Letter from Msgr. Schaedel for bulletin of April 22, 2001

Dear Parishioners,

The glorious celebration of Easter continues as we complete the Easter Octave. This means that we "stretched out" Easter Sunday for seven more days. Christ is raised from the dead, conquering sin and death. The Easter Season continues up until Pentecost.

Again, I cannot thank everyone who helped with our Holy Week Services and Easter Masses enough. They were grand; and so are you.

Here’s an interesting trivia fact: The original entrance hymn (Introit) on the first Sunday after Easter (Low Sunday) is taken from I Peter: 2:2—"Like newborn infants, long for the pure spiritual milk…" In Latin, this is: "Quasi modo geniti infantes." The famous fictional "hunchback of Notre Dame" was said to have been abandoned as a newborn in the cathedral in Paris on Low Sunday—Quasimodo Sunday. Hence, his name, Quasimodo! Yes, I am an endless source of useless information!

Today, Sunday, April 22nd, is Divine Mercy Sunday. Many of us have become familiar with this feast, which focuses on the Divine Mercy of God—His loving forgiveness and understanding for those who sincerely seek His love.

This devotion was inspired by a Polish nun, Sister Maria Faustina Kowalska. She was born in Poland in 1905, entered the convent in 1926, and died in 1938. During her lifetime, Sister Faustina reported visions of our Lord, including one that inspired the painting of the now familiar image of Jesus, The Divine Mercy—"Jesus, I trust in You."

After her death, her spiritual diaries were found. She had written much about what has now come to be known as The Divine Mercy Devotion. As she had predicted, the message and the devotion fell upon hard times with Church authorities and promotion of the message was once prohibited. This was partly because when her Sisters began to transcribe her spiritual diary, they introduced many inaccuracies by adding to, leaving out, or "correcting" what she wrote. Keep in mind that she had only two winters of formal education, so her spelling was atrocious. Combined with poor grammar, it was a difficult task. It was all done in "good faith" and translating the diary into other languages further complicated things.

When he was Cardinal-Archbishop of Cracow, Pope John Paul II came to the rescue. He asked one of his top theologians to make a thorough study of Sister Faustina’s writings. As a result, the road was opened to the promotion of the Divine Mercy Devotion.

Last year at this time, Pope John Paul II formally canonized Sister Faustina as a saint of the Catholic Church. She was beatified in 1993. She is the first saint of the new millennium. At the same time, the Holy Father proclaimed Divine Mercy Sunday as a feast for the universal Church on the Sunday following Easter Sunday.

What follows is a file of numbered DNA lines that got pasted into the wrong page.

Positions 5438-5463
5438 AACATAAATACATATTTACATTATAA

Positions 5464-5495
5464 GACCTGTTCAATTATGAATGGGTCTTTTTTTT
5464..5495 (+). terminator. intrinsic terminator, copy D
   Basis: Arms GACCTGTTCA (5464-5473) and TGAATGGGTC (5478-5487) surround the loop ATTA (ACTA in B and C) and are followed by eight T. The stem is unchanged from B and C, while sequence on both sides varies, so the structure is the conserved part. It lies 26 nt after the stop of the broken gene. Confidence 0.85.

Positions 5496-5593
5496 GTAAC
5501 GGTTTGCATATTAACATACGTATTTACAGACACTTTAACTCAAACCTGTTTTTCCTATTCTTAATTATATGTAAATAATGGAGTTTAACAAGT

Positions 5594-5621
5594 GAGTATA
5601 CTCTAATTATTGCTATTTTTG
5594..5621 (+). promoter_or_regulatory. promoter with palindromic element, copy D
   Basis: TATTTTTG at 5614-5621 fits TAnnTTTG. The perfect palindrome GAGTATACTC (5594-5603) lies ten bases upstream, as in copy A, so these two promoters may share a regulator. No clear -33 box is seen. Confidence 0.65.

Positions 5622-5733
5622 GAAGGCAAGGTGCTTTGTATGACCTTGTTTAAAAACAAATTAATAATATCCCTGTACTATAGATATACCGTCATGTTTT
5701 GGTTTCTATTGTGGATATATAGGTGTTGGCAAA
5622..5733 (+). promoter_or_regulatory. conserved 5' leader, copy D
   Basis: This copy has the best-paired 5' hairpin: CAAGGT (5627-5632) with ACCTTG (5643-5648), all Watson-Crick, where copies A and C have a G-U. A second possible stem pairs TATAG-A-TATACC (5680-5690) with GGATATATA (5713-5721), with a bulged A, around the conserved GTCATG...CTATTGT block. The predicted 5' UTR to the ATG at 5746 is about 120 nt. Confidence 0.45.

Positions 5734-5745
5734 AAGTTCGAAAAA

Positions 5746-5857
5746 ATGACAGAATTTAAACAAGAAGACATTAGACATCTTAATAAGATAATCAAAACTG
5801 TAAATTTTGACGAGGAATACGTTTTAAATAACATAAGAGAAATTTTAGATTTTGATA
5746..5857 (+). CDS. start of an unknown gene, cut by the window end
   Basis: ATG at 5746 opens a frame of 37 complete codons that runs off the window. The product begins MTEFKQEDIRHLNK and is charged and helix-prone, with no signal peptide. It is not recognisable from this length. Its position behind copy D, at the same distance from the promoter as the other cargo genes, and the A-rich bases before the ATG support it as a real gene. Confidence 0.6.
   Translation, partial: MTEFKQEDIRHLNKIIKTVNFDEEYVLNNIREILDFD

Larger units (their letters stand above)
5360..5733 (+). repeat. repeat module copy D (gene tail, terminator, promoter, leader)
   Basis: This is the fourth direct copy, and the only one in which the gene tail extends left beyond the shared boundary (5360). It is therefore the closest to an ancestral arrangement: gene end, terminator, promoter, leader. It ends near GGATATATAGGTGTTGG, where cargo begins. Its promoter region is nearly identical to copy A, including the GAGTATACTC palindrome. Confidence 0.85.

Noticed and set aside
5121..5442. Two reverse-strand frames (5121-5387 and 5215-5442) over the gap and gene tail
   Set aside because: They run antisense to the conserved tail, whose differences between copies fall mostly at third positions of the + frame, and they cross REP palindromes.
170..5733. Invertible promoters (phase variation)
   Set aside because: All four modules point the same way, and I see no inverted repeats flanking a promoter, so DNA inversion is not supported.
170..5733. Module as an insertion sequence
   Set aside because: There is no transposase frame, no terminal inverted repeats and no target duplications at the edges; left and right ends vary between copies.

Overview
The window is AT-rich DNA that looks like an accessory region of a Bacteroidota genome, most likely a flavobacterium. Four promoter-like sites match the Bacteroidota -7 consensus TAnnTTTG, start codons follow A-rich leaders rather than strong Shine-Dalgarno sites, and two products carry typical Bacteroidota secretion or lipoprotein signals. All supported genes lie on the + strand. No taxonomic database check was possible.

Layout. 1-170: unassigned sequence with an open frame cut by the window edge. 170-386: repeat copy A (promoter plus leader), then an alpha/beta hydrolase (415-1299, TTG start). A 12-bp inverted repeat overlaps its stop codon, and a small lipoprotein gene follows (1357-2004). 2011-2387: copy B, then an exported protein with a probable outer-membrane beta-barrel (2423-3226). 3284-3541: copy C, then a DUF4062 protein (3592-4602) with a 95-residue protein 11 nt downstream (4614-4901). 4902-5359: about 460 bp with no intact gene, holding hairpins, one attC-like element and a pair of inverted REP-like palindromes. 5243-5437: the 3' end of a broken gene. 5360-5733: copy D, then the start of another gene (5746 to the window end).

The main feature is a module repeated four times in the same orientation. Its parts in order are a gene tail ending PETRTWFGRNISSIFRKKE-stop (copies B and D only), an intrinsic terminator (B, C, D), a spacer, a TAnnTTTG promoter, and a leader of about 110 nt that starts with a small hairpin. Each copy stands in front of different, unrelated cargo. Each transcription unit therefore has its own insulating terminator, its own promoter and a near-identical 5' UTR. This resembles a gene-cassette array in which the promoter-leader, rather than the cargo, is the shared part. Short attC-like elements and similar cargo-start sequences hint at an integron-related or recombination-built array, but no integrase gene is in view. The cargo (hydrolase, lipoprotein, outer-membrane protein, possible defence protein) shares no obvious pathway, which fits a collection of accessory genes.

The very first Perpetual Adoration Chapel in the Archdiocese of Indianapolis opened nearly eleven years ago under the title, Divine Mercy Adoration Chapel. It’s adjacent to Cardinal Ritter High School and Saint Michael Church, at 30th and Tibbs on the West side.

At many parishes, including Saint Michael, there will be the annual observance of Divine Mercy. At 3:00 p.m. the service begins. It is not a Mass. It consists of Benediction of the Blessed Sacrament, the "Divine Mercy Chaplet," a series of short prayers using a regular rosary, a sermon, and a procession with the Blessed Sacrament. I will be the main celebrant for this observance (at Saint Michael) and invite you all to attend.

Keep in mind that one need not receive the Sacrament of Penance only on Divine Mercy Sunday. No, just sometime during Lent or the Easter Season. I once heard someone object to the emphasis on sin and reconciliation on the Sunday right after Easter. "After all these confessions during Lent! Isn’t Easter a joyful season?" Well, the Gospel for today’s Mass (Low Sunday) is the place in Scripture where Jesus gives the apostles and His Church to power to forgive sin. Sin and forgiveness are not confined to one liturgical season or another.

I think it’s great to emphasize the Sacrament of Penance during Lent and Advent. But to confine it to those two seasons doesn’t make any sense. That’s one of the reasons for the misunderstanding described in that goofy article about confessions in The Indianapolis Star last month. We need God’s mercy 365 days a year. The Divine Mercy is always ours!

Faithfully yours in God’s Providence,

Msgr. Joseph F. Schaedel